Paedophiles could be chemically castrated under Australian plan

A New South Wales taskforce has been set up to review whether a voluntary prison scheme can be rolled out across the state

New South Wales is considering the measures to "do everything possible to reduce" the number of child sex abuse cases
New South Wales is considering the measures to "do everything possible to reduce" the number of child sex abuse cases

An Australian state police taskforce is considering using anti-libido drugs to chemically castrate child sex offenders.

The group in New South Wales is made up of representatives from Government, victims groups such as Bravehearts, police, legal and health experts.

The drugs are already used on a voluntary basis in the state’s prison system and the taskforce will look at whether it could be considered as a sentencing option for judges in state courts as an alternative to prison.

Justice Minister Troy Grant said all options should be considered so children were protected from abuse.

He said: "One of the worrying statistics that came out of our investigation is that up to 17 per cent of child sex offenders are likely to reoffend in two years.

"We must do everything possible to reduce that figure."

Troy Grant says they must do something to reduce the rising numbers of child sex abuse cases

But Brett Collins, from Justice Action, a local activist group which focuses on child abuse by authority figures, doubts the scheme’s effectiveness.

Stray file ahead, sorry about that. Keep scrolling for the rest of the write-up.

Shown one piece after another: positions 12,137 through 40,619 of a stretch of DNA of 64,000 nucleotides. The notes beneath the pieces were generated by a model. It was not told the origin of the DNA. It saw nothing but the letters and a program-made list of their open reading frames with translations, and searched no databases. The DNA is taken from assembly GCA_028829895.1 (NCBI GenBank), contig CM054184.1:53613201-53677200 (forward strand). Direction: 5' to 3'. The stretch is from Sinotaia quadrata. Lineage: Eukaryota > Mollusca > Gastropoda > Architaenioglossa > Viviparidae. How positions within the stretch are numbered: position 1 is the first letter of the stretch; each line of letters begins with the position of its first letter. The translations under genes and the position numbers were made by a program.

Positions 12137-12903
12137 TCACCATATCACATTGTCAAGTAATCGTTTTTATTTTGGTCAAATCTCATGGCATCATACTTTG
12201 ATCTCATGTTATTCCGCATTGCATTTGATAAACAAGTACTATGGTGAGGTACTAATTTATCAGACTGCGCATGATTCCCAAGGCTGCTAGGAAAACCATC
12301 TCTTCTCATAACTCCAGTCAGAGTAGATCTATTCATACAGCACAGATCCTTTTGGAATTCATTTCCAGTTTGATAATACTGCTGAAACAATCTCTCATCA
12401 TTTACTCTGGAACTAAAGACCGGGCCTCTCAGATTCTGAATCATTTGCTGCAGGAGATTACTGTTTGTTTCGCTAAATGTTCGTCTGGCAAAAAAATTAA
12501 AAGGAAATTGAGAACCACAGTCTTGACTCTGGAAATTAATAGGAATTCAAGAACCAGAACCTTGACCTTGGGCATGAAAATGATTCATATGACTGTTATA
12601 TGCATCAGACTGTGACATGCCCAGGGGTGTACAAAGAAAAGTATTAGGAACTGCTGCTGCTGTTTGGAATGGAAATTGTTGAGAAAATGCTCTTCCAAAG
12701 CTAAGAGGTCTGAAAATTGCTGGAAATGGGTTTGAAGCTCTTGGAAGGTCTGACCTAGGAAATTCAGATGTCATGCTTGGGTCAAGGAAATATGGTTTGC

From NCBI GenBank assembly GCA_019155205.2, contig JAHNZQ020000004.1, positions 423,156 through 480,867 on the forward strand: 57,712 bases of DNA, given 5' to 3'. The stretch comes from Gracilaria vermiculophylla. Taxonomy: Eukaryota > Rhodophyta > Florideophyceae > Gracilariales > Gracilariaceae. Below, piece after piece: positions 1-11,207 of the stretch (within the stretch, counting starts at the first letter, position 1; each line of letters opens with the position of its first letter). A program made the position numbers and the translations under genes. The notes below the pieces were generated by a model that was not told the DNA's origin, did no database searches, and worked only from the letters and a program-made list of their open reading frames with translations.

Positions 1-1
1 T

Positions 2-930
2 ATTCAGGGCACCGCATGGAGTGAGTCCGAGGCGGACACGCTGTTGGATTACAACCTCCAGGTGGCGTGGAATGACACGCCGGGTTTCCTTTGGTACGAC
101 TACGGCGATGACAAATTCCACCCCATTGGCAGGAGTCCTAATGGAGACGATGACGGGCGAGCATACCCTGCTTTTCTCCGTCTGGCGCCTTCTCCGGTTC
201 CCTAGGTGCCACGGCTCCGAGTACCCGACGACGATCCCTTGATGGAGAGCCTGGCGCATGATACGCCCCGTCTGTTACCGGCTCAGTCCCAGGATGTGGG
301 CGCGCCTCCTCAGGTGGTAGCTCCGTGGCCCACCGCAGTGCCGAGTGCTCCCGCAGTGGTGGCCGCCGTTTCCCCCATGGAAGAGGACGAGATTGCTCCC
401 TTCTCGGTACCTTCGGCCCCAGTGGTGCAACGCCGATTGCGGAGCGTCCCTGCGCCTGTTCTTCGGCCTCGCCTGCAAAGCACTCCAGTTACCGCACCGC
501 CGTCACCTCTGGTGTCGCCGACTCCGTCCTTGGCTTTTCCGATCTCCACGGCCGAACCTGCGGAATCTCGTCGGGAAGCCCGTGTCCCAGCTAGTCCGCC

He told ABC News that the voluntary scheme running at the moment had been shown not to work and that the issue of child sex abuse was far more complex than regulating sexual desire.

"The issues are much larger ... there are personality issues, there are issues involved with a range of self-esteem issues as well”, he explained.

"They have to be dealt with in more difficult ways — learning ways of diversion and avoidance, and also dealing with the person as a real person."

He dismissed the move as “clearly intended to be a vote winner”.

It comes as 150 former students at a New South Wales school received AUS$24m in compensation from the school board, the federal and state governments in June for failing to protect them from sexual and psychological abuse.

Predominantly migrant children, who were often told incorrectly that they were orphans, were abused at the NSW Fairbridge Farm School in Molong between 1938 and 1974.

The taskforce will make a recommendation to the New South Wales government at the end of the year.

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